One such Republican candidate is Oscar Brock, a developer at McCormick and Brock Real Estate. Brock is seeking to unseat school board member Joe Galloway in District 6. C. Ballard Scearce Jr. is also in that race. Brock also is running for the Republican State Executive Committee for District 10.
There also are contests in Districts 3, 5, 8 and 9. Five people have qualified for the District 9 seat, which is being vacated by current school board Chairman Mike Evatt.
Only three of the 11 Hamilton County municipal and General Sessions Court judges face challengers in the Aug. 7 election. Collegedale, East Ridge and Division 1 of General Sessions Court are contested. The remaining seats will likely be filled by the incumbent judge after Thursday's qualifying deadline finalized the candidates list.
FEDERAL, STATE RACE ROUNDUP
Seems like everybody's interested in running against incumbent U.S. Sen. Lamar Alexander, R-Tenn., this year as the former governor, one-time U.S. Education Secretary and two-time presidential hopeful seeks a third Senate term.
Memphis radiologist George Flinn, who shelled out millions of dollars from his own pocket running in 2010 and 2012 congressional contests, is among eight Republicans who have filed to challenge Alexander in the GOP's Aug. 7 primary election.
Flinn joins previously announced candidate state Rep. Joe Carr, R-Lascassas, who hopes to rally tea party and other hard-right conservatives and defeat Alexander. Six other little-known Republicans are also running, among them is Brenda Lenard of Sweetwater, who ran unsuccessfully against U.S. Sen. Bob Corker, R-Tenn., in 2012.
On the Democratic side, millionaire class-action lawsuit attorney Gordon Ball of Knoxville filed his qualifying petition, along with Terry Adams, another Knoxville attorney. Larry Crim and Gary Gene Davis, who lost in Democrats' 2012 U.S. Senate primary, have also filed qualifying petitions.
Eleven independents have filed as well.
Republican Gov. Bill Haslam, meanwhile, faces his own army of less well-funded foes as state Democrats failed to find a well-known opponent.
Basil Marceaux Sr., of Soddy-Daisy, and Mark "Coonrippy" Brown, of Gallatin, are running, as is Democratic gubernatorial candidates Mark Clayton, Tennessee Democrats' surprise 2012 U.S. Senate nominee, a little known anti-gay rights activist whose views prompted Democrats to disavow him, and one-time Sullivan County Mayor John Mc-Kamey, of Piney Flats.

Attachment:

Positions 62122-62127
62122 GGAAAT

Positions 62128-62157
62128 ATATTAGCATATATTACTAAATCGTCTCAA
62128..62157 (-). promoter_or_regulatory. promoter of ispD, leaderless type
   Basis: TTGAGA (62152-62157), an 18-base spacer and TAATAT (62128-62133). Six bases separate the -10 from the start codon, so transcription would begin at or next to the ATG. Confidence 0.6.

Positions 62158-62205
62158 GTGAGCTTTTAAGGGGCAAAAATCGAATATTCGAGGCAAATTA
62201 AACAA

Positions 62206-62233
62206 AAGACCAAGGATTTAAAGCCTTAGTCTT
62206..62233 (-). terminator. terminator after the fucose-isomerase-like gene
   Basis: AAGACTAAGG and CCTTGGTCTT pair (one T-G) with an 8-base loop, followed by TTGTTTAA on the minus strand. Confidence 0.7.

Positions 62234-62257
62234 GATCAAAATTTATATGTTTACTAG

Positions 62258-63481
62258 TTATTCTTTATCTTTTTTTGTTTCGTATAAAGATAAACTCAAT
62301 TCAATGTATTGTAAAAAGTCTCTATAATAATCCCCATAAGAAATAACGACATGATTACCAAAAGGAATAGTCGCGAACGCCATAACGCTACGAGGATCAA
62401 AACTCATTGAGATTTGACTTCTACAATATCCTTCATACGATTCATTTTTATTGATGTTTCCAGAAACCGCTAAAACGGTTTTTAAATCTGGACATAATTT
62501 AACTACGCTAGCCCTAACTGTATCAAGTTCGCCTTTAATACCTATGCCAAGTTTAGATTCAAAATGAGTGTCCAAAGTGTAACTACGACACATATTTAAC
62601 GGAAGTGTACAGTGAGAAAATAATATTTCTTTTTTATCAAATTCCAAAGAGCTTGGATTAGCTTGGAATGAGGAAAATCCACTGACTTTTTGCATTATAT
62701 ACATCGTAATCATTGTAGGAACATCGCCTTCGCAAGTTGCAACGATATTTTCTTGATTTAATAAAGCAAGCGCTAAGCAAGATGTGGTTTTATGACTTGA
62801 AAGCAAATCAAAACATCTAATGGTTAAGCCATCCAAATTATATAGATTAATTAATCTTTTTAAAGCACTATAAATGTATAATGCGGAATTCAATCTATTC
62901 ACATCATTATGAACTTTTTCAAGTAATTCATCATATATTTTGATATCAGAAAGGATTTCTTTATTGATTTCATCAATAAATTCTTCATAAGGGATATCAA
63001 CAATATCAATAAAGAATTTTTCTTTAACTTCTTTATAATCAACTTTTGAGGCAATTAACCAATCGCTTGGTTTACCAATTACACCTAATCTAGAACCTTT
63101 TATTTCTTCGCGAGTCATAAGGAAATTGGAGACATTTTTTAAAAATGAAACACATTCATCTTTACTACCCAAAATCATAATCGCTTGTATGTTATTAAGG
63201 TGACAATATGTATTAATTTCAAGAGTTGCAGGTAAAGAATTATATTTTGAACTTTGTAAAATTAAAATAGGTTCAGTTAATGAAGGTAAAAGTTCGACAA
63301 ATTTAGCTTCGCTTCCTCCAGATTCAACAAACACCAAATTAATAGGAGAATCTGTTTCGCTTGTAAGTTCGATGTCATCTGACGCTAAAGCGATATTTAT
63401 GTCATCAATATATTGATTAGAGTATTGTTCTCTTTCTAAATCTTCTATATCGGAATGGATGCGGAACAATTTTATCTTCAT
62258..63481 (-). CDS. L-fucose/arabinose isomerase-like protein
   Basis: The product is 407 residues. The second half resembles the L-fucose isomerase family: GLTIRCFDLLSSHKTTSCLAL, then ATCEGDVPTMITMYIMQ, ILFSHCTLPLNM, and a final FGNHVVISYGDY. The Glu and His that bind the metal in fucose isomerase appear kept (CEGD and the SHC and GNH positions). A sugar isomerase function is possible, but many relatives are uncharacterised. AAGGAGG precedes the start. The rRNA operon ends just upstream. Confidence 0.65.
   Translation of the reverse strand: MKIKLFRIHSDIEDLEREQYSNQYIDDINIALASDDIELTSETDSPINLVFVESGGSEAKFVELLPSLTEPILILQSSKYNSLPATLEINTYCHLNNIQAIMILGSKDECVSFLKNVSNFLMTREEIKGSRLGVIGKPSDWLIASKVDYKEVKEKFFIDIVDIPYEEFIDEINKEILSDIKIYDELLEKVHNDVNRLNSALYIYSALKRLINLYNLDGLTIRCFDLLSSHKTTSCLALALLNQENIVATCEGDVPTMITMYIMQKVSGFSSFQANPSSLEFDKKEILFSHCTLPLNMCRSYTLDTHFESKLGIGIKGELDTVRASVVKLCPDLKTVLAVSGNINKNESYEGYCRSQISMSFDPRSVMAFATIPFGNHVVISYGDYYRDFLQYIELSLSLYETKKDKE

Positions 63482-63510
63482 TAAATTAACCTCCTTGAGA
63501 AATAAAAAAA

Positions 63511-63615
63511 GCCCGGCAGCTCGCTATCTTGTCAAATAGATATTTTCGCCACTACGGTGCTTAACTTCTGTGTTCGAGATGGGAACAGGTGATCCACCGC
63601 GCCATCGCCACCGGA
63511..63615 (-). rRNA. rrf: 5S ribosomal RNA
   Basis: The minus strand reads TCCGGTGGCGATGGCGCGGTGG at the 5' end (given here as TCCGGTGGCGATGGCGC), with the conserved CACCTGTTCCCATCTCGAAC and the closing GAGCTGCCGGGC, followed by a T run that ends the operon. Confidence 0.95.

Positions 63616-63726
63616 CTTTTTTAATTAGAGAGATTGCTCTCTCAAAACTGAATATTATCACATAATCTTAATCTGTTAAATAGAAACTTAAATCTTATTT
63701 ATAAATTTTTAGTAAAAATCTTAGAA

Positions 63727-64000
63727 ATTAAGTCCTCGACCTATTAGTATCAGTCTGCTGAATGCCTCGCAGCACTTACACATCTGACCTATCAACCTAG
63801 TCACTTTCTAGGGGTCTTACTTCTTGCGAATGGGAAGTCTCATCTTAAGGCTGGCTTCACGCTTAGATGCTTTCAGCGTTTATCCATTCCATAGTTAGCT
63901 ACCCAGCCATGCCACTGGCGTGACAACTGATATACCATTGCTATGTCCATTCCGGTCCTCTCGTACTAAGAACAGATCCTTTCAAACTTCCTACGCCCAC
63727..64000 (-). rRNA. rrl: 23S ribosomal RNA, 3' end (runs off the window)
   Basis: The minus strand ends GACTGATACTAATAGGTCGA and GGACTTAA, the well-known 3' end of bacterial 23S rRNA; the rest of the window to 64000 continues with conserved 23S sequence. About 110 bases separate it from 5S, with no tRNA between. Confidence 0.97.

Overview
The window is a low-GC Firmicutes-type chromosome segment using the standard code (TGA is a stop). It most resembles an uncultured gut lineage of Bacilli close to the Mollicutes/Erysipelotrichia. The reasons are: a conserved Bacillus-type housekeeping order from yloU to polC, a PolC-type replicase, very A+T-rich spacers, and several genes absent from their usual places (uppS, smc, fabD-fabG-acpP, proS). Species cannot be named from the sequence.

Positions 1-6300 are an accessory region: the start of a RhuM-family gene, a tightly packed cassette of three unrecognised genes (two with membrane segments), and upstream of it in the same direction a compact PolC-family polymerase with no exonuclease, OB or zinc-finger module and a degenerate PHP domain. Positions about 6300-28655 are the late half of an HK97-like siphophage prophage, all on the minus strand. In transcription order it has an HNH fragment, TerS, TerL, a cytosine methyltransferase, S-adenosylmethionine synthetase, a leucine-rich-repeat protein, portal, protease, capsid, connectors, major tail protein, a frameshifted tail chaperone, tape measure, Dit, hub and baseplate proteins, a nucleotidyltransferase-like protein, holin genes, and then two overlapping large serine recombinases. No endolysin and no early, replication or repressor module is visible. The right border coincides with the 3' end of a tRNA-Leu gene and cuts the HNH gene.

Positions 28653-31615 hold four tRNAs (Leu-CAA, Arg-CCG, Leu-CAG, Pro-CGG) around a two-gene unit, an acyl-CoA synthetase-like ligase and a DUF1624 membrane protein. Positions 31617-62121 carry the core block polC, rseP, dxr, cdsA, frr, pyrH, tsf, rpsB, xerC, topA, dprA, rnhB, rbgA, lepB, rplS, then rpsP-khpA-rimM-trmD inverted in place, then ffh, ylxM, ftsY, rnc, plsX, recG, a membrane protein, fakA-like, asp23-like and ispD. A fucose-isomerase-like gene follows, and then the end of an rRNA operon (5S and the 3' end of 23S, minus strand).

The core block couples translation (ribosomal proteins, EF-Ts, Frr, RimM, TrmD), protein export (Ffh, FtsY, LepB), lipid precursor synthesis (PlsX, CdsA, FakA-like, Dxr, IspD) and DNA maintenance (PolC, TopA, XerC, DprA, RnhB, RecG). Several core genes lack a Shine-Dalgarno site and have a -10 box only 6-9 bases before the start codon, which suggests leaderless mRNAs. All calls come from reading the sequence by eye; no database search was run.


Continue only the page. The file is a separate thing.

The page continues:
And if that's not enough for Haslam, the legendary John Jay Hooker, Democrats' 1970 gubernatorial nominee and best known these days for his legal and political assault on the selection process of appellate court judges, is running as an independent.
Seventeen Republican, Democratic, independent or Constitution, Libertarian and Green Party candidates are running against Haslam.
In Tennessee's 3rd Congressional District, U.S. Rep. Chuck Fleischmann, R-Tenn., faces a repeat GOP primary challenge from Weston Wamp, of Chattanooga.
And Democrats' 2012 nominee, physician Mary Headrick of Maynardville, is running again. Independent Cassandra J. Mitchell of Heiskell, Tenn., also has filed to run.
In the 4th Congressional District contest, U.S. Rep. Scott DesJarlais, R-Tenn., faces state Sen. Jim Tracy, R-Shelbyville, and six other Republicans. Other Republicans filing include educator Steve Lane, of Murfreesboro; Oluyomi "Fapas" Faparusi Sr., of South Pittsburg and David R. Tate, of Whitwell. Robert Rankin Doggart, of Signal Mountain, has filed as an independent.
Lenda Sherrell, of Monteagle, is the lone Democrat to file.
Staff writer Kevin Hardy contributed to this report.
Contact staff writer Louie Brogdon at email@example.com or 423-757-6481.